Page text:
The mayoral race should be about substance, not process
Davis said that the next mayor of Montgomery will be elected based on their qualifications and vision for dealing with the city’s very real problems. Davis’ top two platform items center on public education and economic development.
“Our school system has become a disgrace for our children,” Davis emphasized. “Economic development is not where it needs to be in this community… Crime is higher in this community than it needs to be for a city of our size.”
The issue of education is very personal to Davis because his experience growing up in Montgomery’s public education system laid the foundation for his lengthy resume of accomplishments.
“I went to Cloverdale and Jeff Davis and that was good enough for me to be a National Merit Finalist, to make perfect scores on AP exams, to go to Harvard and to be an award-winning student. To be a congressman by the time I was 35 years old – I got the foundation for that from Montgomery public schools,” Davis outlined.
He added, “The reality is, the election next year oughta be a conversation about where Montgomery goes in the future. And that conversation shouldn’t be diverted by questions about whether the process is fair.”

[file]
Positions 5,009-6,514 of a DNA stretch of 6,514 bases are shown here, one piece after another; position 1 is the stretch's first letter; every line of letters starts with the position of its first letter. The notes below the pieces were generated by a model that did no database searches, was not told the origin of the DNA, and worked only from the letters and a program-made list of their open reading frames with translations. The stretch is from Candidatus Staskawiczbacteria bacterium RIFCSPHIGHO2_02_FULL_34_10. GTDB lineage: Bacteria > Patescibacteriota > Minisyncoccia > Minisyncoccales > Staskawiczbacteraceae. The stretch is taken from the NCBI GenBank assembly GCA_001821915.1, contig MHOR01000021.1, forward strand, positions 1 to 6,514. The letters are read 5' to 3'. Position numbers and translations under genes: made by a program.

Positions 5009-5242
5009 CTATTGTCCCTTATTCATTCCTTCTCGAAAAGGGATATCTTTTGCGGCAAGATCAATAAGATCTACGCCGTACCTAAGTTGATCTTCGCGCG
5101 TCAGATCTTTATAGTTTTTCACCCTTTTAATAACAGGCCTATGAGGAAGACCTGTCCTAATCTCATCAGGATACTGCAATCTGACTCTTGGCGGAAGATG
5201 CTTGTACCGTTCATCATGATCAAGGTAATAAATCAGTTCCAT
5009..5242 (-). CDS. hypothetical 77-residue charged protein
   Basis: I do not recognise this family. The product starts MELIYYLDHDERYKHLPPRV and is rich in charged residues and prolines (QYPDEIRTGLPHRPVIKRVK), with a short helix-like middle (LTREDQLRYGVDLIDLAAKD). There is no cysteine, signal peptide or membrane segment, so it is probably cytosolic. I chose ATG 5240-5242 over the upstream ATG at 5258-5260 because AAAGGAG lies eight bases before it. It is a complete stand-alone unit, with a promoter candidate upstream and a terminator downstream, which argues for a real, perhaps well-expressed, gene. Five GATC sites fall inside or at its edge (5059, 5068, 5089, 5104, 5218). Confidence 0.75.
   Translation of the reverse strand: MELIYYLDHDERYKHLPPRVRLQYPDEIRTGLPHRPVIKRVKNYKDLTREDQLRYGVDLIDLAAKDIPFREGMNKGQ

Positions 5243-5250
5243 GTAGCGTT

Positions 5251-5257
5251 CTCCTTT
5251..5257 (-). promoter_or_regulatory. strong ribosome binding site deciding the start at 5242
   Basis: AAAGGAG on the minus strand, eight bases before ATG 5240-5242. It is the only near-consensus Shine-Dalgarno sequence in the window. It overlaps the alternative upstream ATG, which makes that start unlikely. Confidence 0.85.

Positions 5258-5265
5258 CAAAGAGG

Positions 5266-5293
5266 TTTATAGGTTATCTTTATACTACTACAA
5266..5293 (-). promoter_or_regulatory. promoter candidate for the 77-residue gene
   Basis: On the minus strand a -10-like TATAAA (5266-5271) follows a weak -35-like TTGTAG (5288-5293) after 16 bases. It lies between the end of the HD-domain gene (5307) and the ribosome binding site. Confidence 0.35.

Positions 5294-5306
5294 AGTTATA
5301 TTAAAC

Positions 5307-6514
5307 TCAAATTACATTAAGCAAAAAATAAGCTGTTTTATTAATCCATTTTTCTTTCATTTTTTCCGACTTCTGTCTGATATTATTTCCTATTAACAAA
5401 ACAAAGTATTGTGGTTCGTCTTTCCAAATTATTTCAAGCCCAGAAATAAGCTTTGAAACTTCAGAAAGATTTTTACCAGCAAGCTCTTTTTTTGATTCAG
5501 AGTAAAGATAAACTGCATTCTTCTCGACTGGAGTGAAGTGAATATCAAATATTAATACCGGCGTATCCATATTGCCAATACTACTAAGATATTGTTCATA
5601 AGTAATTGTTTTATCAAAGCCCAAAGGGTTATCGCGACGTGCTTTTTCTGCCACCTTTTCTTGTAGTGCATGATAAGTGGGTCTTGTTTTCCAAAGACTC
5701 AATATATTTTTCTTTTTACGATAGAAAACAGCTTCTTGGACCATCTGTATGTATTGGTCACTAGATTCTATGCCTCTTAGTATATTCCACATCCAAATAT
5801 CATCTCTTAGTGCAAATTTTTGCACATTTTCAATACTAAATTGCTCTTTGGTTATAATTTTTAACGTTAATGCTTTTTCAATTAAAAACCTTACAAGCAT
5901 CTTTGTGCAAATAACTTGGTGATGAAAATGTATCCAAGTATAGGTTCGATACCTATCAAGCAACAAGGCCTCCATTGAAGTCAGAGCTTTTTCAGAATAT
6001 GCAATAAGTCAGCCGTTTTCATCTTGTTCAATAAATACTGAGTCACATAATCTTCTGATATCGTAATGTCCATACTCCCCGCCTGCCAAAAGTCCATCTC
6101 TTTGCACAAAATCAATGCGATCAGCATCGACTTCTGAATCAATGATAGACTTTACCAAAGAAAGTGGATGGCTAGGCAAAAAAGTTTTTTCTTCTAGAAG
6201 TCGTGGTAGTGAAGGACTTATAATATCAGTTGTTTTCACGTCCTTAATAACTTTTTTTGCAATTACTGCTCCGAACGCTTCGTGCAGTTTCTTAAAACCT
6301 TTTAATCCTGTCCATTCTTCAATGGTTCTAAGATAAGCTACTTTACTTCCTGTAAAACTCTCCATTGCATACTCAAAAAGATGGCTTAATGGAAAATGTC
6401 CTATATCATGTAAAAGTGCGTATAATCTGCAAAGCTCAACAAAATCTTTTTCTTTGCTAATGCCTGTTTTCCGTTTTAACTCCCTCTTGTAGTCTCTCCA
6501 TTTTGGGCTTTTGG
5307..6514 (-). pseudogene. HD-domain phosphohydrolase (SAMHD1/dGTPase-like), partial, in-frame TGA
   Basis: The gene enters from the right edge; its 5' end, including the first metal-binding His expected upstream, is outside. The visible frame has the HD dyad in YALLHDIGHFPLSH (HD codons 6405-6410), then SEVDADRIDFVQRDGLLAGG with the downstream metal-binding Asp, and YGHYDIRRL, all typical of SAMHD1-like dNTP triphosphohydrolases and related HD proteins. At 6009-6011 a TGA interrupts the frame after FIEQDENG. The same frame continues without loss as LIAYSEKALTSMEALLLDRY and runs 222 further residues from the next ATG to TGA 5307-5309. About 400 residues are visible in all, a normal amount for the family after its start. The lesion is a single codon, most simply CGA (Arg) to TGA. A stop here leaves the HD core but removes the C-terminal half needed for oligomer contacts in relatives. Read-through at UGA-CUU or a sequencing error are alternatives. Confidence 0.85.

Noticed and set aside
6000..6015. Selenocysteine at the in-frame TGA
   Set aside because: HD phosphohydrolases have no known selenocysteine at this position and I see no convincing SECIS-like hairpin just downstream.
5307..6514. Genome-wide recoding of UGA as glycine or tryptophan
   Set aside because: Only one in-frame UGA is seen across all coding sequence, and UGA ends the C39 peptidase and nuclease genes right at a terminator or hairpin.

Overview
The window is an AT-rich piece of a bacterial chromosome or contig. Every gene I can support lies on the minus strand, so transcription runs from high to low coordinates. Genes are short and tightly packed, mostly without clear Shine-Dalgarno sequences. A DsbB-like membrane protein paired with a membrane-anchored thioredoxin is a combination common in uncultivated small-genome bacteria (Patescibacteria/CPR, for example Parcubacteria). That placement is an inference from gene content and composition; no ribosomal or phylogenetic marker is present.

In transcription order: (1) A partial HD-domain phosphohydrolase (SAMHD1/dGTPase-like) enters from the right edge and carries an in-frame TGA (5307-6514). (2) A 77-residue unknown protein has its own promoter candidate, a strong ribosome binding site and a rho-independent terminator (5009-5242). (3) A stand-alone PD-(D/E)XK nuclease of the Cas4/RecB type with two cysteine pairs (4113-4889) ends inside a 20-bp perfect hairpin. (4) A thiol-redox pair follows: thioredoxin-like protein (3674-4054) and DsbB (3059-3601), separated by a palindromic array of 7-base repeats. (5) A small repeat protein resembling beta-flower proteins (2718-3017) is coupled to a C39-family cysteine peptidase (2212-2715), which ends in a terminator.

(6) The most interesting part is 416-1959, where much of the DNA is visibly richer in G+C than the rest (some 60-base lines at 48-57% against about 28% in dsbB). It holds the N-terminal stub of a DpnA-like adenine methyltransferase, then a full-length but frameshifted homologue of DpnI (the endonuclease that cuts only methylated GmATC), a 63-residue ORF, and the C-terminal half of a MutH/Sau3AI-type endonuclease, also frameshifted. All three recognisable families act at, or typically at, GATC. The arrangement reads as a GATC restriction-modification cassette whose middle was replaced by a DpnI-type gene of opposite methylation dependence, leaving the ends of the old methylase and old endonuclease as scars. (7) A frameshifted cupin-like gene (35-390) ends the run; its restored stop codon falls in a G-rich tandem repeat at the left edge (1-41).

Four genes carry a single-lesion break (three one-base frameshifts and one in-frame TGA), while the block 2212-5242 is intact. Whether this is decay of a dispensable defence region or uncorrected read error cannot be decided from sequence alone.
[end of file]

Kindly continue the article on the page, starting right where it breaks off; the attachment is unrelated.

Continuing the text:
Davis was a Democratic member of Congress from 2003 – 2011. A Montgomery native and graduate of Harvard for undergraduate studies and law school, Davis notably switched his party affiliation to Republican in 2012 and spoke in support of presidential nominee Mitt Romney at the Republican National Convention that year. This came after he was the first congressman outside of Illinois to endorse then-Senator Barack Obama for president in 2007, with Davis giving one of his nomination speeches and serving as one of his national campaign co-chairs that cycle. He later became the only member of the Congressional Black Caucus to vote against Obamacare.
Sean Ross is a staff writer for Yellowhammer News. You can follow him on Twitter @sean_yhn